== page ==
There are two versions of Winternitz-One time signature scheme, $W-OTS$ and $W-OTS^+$ Security of both is as following $W-OTS$ is strongly unforgeable under chosen message attacks if $F$ is a ...
3
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1answer
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How can I generate reasonably short temporary unlock codes?

I need a way to generate temporary unlock codes for an application to use when it can't go online to confirm that its activation subscription is still current. The application needs to able go ...
3
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1answer
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Understanding example of ECDSA P256

I am new to cryptography, I found the below Example on a nice website, but I am not able to understand the most of the terms used (H:Hash, K:Random number,E=?, Kinv=?,Rx=?=RY?,R=Private key?,D?,S? ...
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2answers
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Winternitz hash based signature signing and verification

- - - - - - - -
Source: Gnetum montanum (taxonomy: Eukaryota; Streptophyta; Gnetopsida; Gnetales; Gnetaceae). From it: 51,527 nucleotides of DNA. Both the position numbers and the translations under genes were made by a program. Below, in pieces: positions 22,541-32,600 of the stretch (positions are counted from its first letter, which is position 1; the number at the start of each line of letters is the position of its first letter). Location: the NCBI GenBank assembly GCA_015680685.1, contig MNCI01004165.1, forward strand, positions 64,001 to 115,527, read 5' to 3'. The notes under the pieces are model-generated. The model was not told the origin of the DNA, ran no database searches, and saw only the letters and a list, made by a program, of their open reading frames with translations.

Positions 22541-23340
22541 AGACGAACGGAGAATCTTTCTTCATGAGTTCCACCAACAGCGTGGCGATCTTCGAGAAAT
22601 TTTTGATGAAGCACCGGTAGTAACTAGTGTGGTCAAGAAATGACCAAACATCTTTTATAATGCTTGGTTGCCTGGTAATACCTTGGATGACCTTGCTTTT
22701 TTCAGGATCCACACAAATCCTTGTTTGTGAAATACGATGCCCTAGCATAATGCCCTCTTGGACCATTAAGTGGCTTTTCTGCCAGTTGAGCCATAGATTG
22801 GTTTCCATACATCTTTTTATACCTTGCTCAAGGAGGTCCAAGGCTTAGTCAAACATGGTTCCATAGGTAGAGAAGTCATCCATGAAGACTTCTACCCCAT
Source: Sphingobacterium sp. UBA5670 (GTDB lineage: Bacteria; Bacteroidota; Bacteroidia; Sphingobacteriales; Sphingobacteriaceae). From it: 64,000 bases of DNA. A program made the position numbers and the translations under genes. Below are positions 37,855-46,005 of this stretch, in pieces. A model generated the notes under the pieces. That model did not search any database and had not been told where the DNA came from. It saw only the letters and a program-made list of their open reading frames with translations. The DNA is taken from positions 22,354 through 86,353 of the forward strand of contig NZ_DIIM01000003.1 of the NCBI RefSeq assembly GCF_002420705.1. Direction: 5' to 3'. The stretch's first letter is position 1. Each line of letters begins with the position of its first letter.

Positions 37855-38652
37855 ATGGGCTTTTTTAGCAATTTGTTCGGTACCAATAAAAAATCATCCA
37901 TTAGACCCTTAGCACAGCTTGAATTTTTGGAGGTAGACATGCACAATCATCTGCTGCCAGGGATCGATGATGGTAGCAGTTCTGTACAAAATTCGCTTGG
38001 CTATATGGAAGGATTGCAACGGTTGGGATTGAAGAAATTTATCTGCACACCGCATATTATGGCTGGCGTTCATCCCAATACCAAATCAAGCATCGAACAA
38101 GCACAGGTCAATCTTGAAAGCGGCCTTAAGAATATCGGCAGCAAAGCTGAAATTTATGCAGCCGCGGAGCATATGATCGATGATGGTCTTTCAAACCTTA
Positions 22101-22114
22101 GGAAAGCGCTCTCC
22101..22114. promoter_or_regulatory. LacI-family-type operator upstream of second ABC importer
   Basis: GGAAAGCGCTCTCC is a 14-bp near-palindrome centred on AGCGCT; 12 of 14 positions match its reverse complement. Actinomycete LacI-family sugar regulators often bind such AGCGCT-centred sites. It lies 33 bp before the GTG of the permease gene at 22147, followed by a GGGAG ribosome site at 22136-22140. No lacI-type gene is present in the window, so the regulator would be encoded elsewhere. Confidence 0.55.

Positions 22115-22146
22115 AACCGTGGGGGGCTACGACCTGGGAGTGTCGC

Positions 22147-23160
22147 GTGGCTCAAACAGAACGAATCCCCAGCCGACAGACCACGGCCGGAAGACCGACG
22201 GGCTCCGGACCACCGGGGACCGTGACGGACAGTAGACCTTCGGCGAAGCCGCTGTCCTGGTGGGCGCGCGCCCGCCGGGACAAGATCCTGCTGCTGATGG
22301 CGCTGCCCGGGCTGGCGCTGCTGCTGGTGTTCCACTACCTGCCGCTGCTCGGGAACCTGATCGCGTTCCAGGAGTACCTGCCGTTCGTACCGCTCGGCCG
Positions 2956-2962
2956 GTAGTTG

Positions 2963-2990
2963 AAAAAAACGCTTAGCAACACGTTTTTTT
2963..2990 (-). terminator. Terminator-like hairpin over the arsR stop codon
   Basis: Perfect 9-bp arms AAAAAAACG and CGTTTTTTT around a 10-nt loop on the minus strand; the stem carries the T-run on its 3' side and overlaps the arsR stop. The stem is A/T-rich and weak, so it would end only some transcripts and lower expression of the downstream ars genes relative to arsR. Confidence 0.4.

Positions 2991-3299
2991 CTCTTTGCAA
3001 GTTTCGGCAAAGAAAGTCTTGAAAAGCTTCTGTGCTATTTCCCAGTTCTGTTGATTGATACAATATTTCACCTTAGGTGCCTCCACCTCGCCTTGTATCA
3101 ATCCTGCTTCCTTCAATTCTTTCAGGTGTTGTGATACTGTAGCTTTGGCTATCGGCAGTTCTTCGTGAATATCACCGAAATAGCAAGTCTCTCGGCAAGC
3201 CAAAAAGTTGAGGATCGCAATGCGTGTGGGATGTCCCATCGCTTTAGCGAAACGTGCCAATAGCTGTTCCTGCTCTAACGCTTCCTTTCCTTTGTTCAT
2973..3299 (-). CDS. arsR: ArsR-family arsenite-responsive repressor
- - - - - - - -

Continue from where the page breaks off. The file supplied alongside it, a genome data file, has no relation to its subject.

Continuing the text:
In Winternitz hash based signature There are two functions $f: \{0,1\}^n \to \{0,1 \}^n$, a one way function and $g: \{0,1\}^* \to \{0,1 \}^n$, cryptographic hash function Key Generation steps ...
3
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1answer
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What hash based digital signature algorithms exist that have reasonably small signature sizes?

What hash based digital signature algorithms exist that have reasonably small signature sizes? By reasonably small, I mean not much bigger than what you would get with a 256-bit ECDSA (which I ...
3
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1answer
215 views

How secure is a hash based signature scheme after signing assuming quantum computers?